In a bowl, add the maida, rawa and salt and whisk to mix them well.
Take the coconut oil from the refrigerator and with light strokes of the tips of your fingers, rub it into the flour mix. Allow it to mix thoroughly.
Add sufficient water to the above mix and make a slightly stiff dough.
Cover and keep aside for about twenty minutes.
Knead the dough well to make it pliable. I drop the dough in the jar of my Indian mixer-grinder and run it for a good minute to make it pliable. if you are making more in quantity, you might use the processor or the kneading hooks fitted to the hand mixer.

Shaping and frying the modhakams:
Divide the dough in 15 portions.Roll each in a ball and place it in the bowl covered while working on one portion.
Roll out the small balls in circular discs. Keep the rolled out discs covered too.
Once all the dough has been rolled out, place about two teaspoons of the filling in the centre of each disc.
Using a cotton bud, brush a little water along the edges of the dough.
Gather the edges in a pleated manner towards the top, covering the filling completely. Pinch the dough tightly closed at the top.
Work on all of the dough in the same manner.
Meanwhile, place the oil in a frying pan and put it on heat.
When the oil is hot, gently slide the shaped modhakams into it in small batches and deep fry until well fried,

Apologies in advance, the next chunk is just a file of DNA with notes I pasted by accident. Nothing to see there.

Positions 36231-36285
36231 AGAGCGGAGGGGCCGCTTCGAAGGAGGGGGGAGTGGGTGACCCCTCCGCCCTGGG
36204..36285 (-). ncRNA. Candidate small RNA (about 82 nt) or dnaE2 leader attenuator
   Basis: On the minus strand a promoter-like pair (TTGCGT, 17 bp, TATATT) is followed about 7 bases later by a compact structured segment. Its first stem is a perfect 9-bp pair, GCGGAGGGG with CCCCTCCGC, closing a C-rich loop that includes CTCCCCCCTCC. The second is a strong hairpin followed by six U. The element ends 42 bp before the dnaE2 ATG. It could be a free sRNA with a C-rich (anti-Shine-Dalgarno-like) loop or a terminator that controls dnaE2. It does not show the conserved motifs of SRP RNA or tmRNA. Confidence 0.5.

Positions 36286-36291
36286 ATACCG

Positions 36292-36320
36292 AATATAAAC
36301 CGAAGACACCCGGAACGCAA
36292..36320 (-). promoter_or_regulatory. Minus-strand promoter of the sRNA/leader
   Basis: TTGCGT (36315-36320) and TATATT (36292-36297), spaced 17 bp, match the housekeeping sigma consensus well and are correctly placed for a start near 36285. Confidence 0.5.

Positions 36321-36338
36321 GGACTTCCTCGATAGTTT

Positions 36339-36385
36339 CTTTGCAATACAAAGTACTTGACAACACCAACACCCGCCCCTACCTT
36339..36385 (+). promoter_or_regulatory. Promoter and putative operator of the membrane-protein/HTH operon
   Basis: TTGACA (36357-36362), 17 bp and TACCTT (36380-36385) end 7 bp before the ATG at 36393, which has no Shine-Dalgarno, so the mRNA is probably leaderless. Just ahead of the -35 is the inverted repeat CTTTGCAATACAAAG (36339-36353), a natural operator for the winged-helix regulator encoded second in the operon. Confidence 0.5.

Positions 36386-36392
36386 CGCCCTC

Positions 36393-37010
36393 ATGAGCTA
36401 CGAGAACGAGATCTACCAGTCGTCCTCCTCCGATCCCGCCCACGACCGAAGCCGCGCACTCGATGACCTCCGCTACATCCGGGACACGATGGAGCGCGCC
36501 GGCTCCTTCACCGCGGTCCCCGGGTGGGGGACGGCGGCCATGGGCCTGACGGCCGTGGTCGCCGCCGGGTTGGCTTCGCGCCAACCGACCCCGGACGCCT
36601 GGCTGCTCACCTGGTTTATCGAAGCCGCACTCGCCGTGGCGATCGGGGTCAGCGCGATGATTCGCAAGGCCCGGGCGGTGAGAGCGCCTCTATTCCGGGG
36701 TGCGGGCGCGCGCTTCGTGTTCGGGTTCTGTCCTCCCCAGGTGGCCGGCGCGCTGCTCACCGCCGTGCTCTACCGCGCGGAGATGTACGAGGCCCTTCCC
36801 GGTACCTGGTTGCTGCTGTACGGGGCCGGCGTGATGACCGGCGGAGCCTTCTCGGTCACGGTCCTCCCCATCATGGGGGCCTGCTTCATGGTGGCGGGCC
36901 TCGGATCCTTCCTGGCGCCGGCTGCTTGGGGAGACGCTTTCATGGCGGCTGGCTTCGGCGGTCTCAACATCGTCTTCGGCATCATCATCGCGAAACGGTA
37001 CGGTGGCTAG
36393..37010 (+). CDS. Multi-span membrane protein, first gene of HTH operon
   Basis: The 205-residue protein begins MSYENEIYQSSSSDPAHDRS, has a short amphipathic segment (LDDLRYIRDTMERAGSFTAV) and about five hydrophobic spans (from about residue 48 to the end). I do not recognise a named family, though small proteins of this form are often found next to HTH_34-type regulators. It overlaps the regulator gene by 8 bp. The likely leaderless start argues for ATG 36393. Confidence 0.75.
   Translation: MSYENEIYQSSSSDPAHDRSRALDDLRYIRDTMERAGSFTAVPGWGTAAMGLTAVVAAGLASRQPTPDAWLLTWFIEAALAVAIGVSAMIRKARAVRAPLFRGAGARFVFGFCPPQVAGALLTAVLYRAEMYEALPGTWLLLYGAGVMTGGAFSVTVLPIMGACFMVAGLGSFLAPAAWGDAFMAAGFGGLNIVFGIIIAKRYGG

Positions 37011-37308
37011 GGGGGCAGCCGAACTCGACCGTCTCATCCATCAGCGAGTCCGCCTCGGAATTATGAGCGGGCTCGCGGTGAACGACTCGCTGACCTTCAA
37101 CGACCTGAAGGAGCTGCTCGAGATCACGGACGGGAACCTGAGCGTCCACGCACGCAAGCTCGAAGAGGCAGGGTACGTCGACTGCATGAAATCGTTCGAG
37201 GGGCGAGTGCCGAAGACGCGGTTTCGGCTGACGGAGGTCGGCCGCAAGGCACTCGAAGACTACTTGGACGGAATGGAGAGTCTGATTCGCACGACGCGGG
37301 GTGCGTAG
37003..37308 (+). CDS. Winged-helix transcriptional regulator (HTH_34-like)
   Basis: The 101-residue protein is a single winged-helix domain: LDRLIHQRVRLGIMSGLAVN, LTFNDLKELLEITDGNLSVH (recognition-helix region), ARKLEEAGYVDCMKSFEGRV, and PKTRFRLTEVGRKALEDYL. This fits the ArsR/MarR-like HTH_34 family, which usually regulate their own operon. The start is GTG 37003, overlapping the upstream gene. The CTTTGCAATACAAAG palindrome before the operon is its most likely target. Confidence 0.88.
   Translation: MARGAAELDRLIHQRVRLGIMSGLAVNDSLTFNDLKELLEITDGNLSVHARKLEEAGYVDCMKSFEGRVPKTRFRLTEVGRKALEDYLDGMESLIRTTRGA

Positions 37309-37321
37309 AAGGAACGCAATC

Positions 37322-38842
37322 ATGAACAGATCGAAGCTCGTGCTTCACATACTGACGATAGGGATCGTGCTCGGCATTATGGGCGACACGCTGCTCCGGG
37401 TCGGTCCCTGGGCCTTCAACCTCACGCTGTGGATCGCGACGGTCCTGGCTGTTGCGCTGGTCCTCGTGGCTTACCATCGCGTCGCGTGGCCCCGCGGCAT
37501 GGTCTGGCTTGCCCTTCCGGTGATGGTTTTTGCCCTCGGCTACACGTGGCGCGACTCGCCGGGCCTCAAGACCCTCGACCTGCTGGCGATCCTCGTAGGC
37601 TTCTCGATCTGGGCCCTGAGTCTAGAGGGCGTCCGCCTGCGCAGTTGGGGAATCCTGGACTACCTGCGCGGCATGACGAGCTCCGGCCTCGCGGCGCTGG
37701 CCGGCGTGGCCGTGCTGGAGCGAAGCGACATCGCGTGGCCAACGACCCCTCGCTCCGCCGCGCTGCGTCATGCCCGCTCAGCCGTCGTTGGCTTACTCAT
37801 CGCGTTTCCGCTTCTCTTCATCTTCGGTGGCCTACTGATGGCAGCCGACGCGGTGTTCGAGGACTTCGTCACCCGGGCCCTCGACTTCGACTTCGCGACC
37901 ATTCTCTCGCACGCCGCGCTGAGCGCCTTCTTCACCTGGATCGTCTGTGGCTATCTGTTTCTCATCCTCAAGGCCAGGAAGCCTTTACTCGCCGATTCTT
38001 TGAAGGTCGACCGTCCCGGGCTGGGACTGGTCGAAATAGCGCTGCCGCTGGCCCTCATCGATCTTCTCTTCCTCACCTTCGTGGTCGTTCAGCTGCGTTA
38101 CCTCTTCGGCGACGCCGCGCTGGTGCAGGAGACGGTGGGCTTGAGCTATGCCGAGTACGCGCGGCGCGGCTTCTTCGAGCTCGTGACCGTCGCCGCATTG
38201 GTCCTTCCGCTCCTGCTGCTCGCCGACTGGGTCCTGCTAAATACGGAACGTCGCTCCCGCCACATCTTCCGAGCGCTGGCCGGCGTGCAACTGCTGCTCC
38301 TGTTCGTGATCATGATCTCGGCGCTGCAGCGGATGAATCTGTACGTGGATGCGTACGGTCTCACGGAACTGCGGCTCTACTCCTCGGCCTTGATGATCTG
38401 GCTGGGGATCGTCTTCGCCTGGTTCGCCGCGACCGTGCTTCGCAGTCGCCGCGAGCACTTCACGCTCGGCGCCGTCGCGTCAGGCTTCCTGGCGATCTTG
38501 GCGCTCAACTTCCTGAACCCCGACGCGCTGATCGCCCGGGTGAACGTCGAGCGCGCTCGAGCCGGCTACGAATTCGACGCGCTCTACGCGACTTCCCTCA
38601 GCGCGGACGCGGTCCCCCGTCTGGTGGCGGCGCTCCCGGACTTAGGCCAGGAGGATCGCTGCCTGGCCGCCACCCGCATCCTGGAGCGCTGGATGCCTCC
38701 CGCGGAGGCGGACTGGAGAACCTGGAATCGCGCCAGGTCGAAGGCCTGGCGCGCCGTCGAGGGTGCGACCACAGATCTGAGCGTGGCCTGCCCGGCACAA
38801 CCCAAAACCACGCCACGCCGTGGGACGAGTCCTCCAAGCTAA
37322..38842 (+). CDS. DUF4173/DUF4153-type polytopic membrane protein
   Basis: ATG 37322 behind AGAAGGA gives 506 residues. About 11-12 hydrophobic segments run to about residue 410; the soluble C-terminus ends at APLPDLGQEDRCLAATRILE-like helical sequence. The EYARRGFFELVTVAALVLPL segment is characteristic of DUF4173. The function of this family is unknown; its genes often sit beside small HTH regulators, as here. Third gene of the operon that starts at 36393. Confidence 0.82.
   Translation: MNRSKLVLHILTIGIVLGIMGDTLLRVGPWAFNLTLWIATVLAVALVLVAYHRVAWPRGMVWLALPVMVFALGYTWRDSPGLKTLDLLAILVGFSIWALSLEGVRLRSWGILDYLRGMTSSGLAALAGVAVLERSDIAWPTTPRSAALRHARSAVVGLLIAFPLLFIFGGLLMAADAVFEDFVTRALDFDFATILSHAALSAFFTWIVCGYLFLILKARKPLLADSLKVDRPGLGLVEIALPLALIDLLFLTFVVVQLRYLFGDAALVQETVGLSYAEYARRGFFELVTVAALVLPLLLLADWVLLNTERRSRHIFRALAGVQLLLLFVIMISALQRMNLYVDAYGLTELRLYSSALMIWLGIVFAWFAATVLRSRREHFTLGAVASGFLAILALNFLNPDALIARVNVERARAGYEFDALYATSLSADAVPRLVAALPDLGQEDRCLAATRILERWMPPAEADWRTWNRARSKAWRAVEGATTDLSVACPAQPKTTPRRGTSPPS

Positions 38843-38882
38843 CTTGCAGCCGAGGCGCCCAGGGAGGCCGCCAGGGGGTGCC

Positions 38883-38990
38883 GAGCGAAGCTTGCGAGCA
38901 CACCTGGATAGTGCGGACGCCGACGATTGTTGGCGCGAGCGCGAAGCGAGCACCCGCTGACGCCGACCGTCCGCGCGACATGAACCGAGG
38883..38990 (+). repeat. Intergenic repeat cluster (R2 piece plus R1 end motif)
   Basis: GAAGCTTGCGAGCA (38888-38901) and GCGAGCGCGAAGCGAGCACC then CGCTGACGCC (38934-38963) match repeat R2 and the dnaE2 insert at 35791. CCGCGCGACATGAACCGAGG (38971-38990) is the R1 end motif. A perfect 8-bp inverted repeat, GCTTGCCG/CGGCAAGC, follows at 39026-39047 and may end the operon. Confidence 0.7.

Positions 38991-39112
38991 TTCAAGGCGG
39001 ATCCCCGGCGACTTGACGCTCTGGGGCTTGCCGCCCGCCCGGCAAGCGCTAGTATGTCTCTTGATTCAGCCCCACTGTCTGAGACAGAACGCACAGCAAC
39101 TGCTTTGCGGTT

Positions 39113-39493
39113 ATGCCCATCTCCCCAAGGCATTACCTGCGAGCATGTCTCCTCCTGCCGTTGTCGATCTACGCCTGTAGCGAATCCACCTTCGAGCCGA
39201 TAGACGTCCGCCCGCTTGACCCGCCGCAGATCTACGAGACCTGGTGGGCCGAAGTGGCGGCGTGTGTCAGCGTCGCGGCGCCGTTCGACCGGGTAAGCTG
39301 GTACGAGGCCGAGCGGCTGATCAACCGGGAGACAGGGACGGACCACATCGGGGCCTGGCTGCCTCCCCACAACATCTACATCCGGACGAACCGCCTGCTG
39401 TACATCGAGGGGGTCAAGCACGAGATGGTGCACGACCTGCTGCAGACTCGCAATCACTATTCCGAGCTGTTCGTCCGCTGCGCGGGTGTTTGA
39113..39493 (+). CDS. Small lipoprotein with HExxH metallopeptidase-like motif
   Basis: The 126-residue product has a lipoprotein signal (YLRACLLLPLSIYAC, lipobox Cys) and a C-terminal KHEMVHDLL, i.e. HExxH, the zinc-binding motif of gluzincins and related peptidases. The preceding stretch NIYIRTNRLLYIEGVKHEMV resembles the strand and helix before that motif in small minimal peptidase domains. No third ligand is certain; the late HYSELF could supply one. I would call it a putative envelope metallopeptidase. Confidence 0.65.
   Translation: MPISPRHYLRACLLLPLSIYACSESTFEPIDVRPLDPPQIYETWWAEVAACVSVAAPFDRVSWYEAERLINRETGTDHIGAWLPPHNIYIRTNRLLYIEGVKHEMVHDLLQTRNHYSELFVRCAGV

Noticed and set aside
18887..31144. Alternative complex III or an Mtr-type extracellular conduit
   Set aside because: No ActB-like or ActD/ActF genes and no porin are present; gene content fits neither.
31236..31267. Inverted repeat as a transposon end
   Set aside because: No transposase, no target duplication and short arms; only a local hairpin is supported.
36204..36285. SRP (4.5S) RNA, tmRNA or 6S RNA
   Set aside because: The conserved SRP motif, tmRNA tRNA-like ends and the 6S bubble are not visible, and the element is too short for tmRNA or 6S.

Remove with a slotted lalde draining the oil and place on kitchen tissues if needed.
Allow to come to room temperatue and store in airtight containers.

These keep well for about four to five days. They will be crisp on the first day and the next, after which they may be a bit softer, not saggy or chewy yet.

These are offered to Ganapathy on many occasions, not just on this festival. they also make for a good sweet snack.

Sunday, August 24, 2014

Filled, rolled, sliced and shaped dinner rolls -We Knead to Bake 20

The Indian Food Bloggers Meet, that took place on the 1st and 2nd of August 2014, had kept most of us busy making travel plans and shopping for friends. The excitement was enough to keep me away from most routine things. If I say so, you might well imagine the state the organizers would have been. Thus Aparna, this group's mentor, was very busy with the arrangements for the IFBM 2014, being one of the four, who made that happen.
She sent us a message on the group's page: "here's what we are going to do for August. We will bake a savoury, stuffed and decoratively shaped bread. So your bread must be SAVOURY, must be FILLED with a filling of your choice and it must be a decoratively SHAPED bread. The "decoration" could be any simple shape (not round or loaf-like) bit maybe a braid, or a braided round or any shape of your choice that is not that of ordinary bread.
And the recipe is entirely upto you.